Growing Latino population reflected in Lehigh County commissioners’ race

Written by on October 27, 2021

Growing Latino population reflected in Lehigh County commissioners’ race

By Genesis Ortega

October 27, 2021

Latinos make up nearly 26 percent of Lehigh County’s population yet no Latino holds a countywide public office. Photo| Mrs. Gemstone / Flickr

Three Latino candidates are running on the Republican ticket for Lehigh County Commissioner in next week’s municipal election. 

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It’s a first for that board, and a win would mean more representation for the county’s growing Hispanic community. However, that might be a stretch in districts with a majority of Democratic voters. 

Latinos make up almost 26% of the population of Lehigh County. While it’s the highest percentage in the state, you’ll find no Latinos holding county-wide public office. 

Marjulee Colon is running for the District 4 county commissioner seat, which covers the city of Allentown. She’s running as a Republican. 

Her last name can be an advantage in a city that’s over 50% Latino, but it could be tough to win in a predominantly Democratic area. 

“Even if I lose it’s not going to be the last time you hear about me. I’m hoping that even someone that’s better than me can run the next time,” she said. 

Nonetheless, she does hope voters overlook party affiliation.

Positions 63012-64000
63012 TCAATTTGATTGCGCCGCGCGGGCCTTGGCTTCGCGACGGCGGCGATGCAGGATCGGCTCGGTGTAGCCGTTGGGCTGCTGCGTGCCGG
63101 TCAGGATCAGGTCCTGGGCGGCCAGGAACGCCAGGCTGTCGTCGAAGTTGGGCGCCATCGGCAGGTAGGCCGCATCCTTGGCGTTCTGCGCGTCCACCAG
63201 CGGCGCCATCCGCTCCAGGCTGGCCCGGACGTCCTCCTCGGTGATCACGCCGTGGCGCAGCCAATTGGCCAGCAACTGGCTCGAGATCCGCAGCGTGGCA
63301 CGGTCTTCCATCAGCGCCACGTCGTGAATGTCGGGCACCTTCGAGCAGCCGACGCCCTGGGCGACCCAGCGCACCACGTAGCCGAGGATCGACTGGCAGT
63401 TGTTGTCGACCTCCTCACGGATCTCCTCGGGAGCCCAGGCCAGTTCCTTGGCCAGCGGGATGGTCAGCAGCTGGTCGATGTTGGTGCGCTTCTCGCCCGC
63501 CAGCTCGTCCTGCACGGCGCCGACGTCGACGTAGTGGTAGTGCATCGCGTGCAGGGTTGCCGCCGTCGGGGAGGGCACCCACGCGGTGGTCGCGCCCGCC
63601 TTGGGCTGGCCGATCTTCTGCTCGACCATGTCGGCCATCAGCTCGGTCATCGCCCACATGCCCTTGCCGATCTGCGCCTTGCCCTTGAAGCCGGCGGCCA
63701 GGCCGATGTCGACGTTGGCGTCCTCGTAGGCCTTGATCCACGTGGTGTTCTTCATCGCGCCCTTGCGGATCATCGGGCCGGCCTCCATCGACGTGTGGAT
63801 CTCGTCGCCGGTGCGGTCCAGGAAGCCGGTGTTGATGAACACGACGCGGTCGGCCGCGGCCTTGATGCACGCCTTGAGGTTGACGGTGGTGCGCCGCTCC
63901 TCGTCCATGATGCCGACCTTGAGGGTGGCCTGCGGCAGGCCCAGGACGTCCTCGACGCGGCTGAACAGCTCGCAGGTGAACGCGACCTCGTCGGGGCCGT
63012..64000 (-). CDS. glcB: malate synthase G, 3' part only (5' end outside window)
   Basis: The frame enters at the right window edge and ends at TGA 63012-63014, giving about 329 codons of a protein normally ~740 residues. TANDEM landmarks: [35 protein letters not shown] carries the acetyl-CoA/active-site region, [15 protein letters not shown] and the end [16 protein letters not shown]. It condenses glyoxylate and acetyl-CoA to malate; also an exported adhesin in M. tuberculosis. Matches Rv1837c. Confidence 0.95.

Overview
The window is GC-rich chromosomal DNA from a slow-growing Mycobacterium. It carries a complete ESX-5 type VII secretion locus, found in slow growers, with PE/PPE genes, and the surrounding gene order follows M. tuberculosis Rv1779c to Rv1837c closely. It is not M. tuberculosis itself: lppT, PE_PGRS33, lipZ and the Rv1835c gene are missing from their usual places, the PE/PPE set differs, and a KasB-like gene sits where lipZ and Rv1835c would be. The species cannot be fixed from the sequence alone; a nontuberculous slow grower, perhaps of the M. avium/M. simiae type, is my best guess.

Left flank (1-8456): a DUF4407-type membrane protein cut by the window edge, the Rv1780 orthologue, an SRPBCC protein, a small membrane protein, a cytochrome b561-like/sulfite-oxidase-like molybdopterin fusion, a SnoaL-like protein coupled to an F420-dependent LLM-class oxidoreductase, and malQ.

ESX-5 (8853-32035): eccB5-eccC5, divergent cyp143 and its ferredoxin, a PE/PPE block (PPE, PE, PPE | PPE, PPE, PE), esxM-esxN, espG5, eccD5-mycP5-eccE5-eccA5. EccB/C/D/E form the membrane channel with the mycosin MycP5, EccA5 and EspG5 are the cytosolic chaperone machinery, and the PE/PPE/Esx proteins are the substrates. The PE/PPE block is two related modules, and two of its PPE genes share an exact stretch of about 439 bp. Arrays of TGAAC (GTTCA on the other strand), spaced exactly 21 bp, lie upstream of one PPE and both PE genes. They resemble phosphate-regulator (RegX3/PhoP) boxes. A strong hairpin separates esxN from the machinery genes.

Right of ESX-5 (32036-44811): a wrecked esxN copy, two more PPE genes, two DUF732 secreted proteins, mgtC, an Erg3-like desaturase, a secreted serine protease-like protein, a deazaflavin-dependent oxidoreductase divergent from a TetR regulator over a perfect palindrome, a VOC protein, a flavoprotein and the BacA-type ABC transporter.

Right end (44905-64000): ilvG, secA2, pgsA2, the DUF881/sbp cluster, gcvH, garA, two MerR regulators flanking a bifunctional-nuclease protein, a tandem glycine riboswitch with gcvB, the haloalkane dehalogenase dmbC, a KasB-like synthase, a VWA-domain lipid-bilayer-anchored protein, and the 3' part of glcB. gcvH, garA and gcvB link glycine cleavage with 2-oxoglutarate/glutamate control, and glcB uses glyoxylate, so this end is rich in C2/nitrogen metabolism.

“When it comes to representation and the hopes that you have for the future community, I think it’s time to evaluate whether you have the right person in the seat,” she said. 

The incumbent is Democrat Geoff Brace. He has the advantage of name recognition and experience. He defeated another Latina in this year’s primary. 

Over in West Bethlehem, the Hanover Township and Catasauqua area, Jacqueline Rivera is hoping to secure the District 3 seat, also as a Latina Republican. 

“A Republican hasn’t won this seat in over 20 years. So the numbers are against me. I knew that going into this, I knew it was going to be an uphill battle,” she said. 

She’s never run for office before, but part of her reason to do so is to inspire others. 

“I wanted to empower the community as well to get involved in local politics. It should not matter about party,” she said. 

Her Democratic opponent Zachary Cole-Borghi also hopes others see this as a chance to run for office. It’s his first election as well. 

“I am half Black, half White. So I would actually be the only third member of African American descent to be on the board. And I really think representation is important. Especially when it comes to a county like ours that is very diverse, and a lot of people that have the same story as myself,” he said. 

African Americans make up 10% of the county. No matter who wins that race, the board will gain at least one more commissioner that identifies with communities of color. 

The third Latino GOP candidate is Antonio Pineda running in District 1, the northern part of the county. The seat favors Republicans. He faces Democratic opponent Luke Savage. 

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